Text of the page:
Black Lives Matter protests continue for second week in a row in Morgantown

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MORGANTOWN, W.Va. – For the second week in a row, there were ‘Black Lives Matter’ protests in Morgantown demanding justice for the death of George Floyd, Breonna Taylor and other people of color who have died at the hands of police brutality recently.

There were only a few dozen protesters at the Monongalia County Courthouse on Thursday afternoon, a smaller crowd than previous demonstrations, however, there were still signs and chants. There were people of many races, children, parents, college students among others. Mia James, a white protester, was there with a sign and chanting along.

Protesters chanting during Thursday’s demonstration

“I think it’s extremely important because I have been a part of white privilege my whole life obviously,” James said. “I just didn’t really realize until recently how much that has affected and how much that has been good in my life.”

James said she has taken part in several of the protests that have taken place over the last two weeks. She said she encourages everyone who believes in the cause to protest if they can, however, she added that she understands there are many reasons some don’t go to demonstrations.

If they cannot, she encourages them to find other ways to advocate for the call for police accountability through making signs for protesters or through whatever means because it is important to advocate.

James handing another protester a sign she made

“Being a minority or being a different color in America it can be hard, people are killed, they’re beaten, there’s so much police brutality in the world,” James said. “I just want to help make a change if I can because everyone deserves to feel as safe as I do on the streets. They deserve to not be terrified whenever they see police.”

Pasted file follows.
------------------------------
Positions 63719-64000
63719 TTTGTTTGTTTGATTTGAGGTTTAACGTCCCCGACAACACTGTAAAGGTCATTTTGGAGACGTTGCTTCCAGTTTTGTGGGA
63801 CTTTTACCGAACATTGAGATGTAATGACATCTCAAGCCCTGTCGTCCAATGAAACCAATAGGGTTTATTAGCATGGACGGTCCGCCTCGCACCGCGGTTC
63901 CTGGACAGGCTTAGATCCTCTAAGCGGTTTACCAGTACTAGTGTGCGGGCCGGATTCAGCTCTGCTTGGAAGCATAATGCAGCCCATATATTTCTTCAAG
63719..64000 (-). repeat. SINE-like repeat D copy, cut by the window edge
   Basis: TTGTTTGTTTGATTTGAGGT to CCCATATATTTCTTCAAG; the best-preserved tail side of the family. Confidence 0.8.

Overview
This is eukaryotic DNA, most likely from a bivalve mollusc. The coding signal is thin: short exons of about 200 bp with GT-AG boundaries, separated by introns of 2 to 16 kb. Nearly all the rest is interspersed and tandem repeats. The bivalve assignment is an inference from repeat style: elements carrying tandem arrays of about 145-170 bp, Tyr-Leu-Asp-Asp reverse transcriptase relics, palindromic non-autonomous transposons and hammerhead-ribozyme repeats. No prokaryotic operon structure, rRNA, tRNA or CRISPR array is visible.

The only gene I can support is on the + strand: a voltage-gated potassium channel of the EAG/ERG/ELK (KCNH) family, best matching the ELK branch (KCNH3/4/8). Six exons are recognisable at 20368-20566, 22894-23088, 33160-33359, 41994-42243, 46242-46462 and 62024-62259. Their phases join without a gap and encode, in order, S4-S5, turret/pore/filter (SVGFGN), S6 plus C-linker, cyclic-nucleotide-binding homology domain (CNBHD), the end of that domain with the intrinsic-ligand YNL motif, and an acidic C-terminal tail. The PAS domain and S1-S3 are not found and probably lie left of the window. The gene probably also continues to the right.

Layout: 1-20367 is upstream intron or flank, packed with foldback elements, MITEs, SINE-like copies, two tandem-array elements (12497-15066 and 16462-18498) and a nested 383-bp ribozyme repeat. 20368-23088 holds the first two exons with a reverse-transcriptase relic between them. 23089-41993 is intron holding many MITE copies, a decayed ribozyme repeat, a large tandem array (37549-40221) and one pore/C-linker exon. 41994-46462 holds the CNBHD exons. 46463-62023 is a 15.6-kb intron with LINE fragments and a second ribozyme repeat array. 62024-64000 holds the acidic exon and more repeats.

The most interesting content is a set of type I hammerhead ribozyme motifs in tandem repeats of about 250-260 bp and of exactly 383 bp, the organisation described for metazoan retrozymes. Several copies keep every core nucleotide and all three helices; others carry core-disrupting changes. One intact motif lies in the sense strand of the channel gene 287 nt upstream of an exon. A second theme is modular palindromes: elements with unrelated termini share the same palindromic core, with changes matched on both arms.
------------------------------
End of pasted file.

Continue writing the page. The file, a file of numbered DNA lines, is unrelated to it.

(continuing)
Eric Murphy, the assistant director for Service and Learning at West Virginia University, was also at the protest. He said the reason he was taking part in the protest was because it is a form of social action and it’s about using that action to change the community.

Murphy said he went to the Million Man March in 1995 with his father and other protests with his son more recently, but it was the first time he had seen his community come together to put black people upfront.

“This is the first time they have black people and brown people upfront, black men and brown men upfront supporting them as a community,” Murphy said. “And this is the opportunity for us to see what the salad looks like. Keep the flavor of the lettuce, keep the flavor of that and we’re going to work together.”

The reference to lettuce is part of a frequently used metaphor for describing America, not as a melting pot, but a salad with many different textures and origins, all retaining their own identity but working together to form a collective.

Although African Americans and other people of color are being recognized, Murphy said he does not feel great about it. He said he cannot feel great because that is how things were always meant to be.

“It’s not about black lives mattering to me, black lives matter and I get the statement but it’s about the normalcy of me being valued and not being — I don’t need your approval, the fact that you want to love me and support me and understand my pain, that’s about us coming together as a community,” Murphy said. “Where I can keep my most authentic voice and share my most authentic voice without worrying about, without thinking about my need for your approval, knowing that you are my brother, knowing that you are my sister and you don’t look like me but it also being OK with my homogeneous group us coming together and talking about our pain and our heterogeneous family right there supporting us, that’s dope.”

Protesters pointing their signs towards High St. to get attention of passersby

On Thursday, at the protest, people of color had their heterogeneous family right there supporting them. As mentioned earlier, James, a white woman, was at the protest and said she believed coming together was key to helping bring about societal change.

James said now is is not time to stop protesting.

“I feel like we can stop protesting once there is change and once people are — once people become accountable for their actions, once the people that killed George Floyd, once they’re in jail, everything like that,” James said.

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